You know it’s going to be a lunatic public meeting if it involves Monterey Peninsula water issues. You also know it’s going to be a lunatic public meeting about Monterey Peninsula water issues when it starts just minutes after the staff of the California Coastal Commission has posted a 110-page report in which it recommends the commissioners deny coastal development permits for the wells that would supply California American Water’s proposed desalination plant.

“This is bad,” said one of the guys sitting behind me in the meeting room of Monterey One Water. “This is a disaster,” said another.

“Should we tell the judge?” said yet another.

I don’t know exactly which of the guys sitting behind me said which particular line, but I was sitting in front of former state Real Estate Commissioner Jeff Davi, former hotelier John Narigi and Monterey County Farm Bureau Executive Director Norm Groot. Statler & Waldorf, the two grumpy puppets who provided running snarky commentary on The Muppet Show, had nothing on those guys.

The judge one of them referenced is John Phillips, a retired judge turned Monterey County supervisor, who sits on the board of Monterey One Water. And Phillips, along with Del Rey Oaks’ appointee to M1W, City Councilmember John Gaglioti, were the reason I schlepped to a water meeting in the first place.

On Oct. 28, the board was to consider and discuss the timing of the public release of the Supplemental Environmental Impact Report for the Pure Water Monterey Expansion Project. It’s a wonky and unwieldy name for a wonky and unwieldy document, but in essence, here’s what it means.

Pure Water Monterey is a wastewater recycling project of M1W. The plan is to take municipal sewage, water used to wash produce at Salinas Valley produce packing operations, agricultural runoff and even storm drainage, treat it and recycle it back into the drinking supply.

There’s nobody who isn’t behind the recycled water project, it’s the expansion they are arguing about, and the timing of the release of the document detailing that expansion. Those who have championed Cal Am’s desal plan like the expansion as a backup to desal, and those who are opposed to Cal Am’s desal plan like it as an alternative to desal.

But there’s a huge divide between the Cal Am champions and opponents, and Gaglioti and Phillips are firmly on the champion side. So much so that Gaglioti proposed that M1W wait until after the Coastal Commission’s Nov. 14 meeting to release the document, out of fear that desal opponents would “weaponize” it. And Phillips proposed a motion to make it clear that Pure Water is a backup to desal, not an alternative.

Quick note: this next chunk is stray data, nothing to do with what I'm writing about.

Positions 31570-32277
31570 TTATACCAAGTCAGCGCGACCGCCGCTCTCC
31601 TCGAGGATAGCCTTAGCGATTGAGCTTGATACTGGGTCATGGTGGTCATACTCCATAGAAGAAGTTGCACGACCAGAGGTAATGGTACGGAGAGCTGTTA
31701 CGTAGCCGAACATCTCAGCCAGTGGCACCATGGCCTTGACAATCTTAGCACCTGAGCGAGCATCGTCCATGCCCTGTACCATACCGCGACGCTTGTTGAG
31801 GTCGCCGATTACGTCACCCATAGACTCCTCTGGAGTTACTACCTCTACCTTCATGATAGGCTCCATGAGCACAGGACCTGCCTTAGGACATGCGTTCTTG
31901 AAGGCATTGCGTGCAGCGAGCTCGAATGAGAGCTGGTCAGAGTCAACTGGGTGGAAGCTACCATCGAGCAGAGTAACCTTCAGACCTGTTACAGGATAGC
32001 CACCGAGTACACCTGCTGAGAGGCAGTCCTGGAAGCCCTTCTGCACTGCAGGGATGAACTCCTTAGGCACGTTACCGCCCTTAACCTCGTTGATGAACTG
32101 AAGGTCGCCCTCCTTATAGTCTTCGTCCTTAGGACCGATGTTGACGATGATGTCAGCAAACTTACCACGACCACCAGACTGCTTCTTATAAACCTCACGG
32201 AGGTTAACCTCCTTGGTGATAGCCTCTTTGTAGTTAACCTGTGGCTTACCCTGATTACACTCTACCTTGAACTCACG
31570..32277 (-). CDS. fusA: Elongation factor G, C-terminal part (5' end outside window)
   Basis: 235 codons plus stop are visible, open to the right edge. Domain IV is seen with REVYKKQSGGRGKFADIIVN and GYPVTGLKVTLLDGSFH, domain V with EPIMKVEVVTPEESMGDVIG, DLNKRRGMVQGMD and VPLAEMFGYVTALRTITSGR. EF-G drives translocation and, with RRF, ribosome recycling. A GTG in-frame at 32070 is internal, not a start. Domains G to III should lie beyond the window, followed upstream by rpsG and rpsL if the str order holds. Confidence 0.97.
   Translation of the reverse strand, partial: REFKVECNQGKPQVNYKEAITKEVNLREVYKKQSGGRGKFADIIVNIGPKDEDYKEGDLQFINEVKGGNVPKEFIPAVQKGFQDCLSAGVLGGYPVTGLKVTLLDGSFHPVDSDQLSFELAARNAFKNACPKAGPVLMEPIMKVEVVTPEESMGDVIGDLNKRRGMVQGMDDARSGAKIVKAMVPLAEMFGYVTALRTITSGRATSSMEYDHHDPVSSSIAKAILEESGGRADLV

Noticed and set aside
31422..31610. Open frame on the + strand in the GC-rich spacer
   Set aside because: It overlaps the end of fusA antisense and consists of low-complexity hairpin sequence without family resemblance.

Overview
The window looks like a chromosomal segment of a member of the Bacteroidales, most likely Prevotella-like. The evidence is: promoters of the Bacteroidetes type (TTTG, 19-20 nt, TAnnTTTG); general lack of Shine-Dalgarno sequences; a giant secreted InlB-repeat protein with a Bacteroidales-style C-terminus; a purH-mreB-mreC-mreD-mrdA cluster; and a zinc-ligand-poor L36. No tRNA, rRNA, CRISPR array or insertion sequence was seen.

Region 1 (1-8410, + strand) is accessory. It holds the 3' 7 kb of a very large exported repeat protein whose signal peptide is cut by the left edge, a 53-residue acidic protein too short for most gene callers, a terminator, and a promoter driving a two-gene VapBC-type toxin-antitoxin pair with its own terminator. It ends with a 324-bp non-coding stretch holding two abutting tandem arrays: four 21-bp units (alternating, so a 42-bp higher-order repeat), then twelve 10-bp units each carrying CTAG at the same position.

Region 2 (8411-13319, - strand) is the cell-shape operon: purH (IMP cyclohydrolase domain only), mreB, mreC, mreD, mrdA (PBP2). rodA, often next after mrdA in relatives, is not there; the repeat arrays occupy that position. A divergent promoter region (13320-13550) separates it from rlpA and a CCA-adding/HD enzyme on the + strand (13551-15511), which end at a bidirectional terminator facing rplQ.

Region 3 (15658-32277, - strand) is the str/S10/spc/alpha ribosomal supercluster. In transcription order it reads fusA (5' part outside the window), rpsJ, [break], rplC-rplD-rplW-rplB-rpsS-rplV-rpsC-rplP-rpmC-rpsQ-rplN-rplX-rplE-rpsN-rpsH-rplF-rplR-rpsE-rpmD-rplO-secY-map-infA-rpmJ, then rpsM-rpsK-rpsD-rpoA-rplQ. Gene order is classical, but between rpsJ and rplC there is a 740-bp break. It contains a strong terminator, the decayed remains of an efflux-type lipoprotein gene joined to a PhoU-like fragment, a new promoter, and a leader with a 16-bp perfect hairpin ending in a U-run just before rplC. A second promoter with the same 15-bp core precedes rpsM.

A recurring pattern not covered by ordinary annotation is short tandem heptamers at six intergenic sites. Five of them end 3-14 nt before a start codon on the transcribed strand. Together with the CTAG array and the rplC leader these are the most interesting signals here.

Gaglioti, in essence, is a public representative advocating for withholding a public document from the public until after another public agency makes a decision, also in public. Phillips wanted to remind everyone that desal should come first.

It was standing room only as people lined up, one by one, to decry or champion what Gaglioti and Phillips proposed.

“Releasing this SEIR will be absolutely politicized,” Gaglioti said, as the audience laughed.

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In the midst of the noise, there was some good common sense. Monterey Peninsula Water Management District board chair Molly Evans pointed out that her agency is funding the lion’s share of the Pure Water expansion, and that her agency is not an ATM.

“As your partner, I feel we should have been consulted about this possible delay,” Evans said. “I was taken aback. This decision has now been politicized. Any delay not on the consultant’s part is a political delay. By delaying this project it shows you’re not taking it seriously.”

Melodie Chrislock, director of Cal Am takeover proponent Public Water Now, pointed out that it’s not up to the board to decide Cal Am’s fate.

“The Coastal Commission is going to do that,” she said. “And it looks like you’re gonna need a backup plan.”

Gaglioti’s motion was pulled because of the release of Coastal Commission report, but Phillips’ motion – to define the expansion project as a backup – passed 6-4.

MARY DUAN writes Local Spin for Monterey County Weekly. Reach her at or follow her at Staff writer Asaf Shalev contributed to this report.

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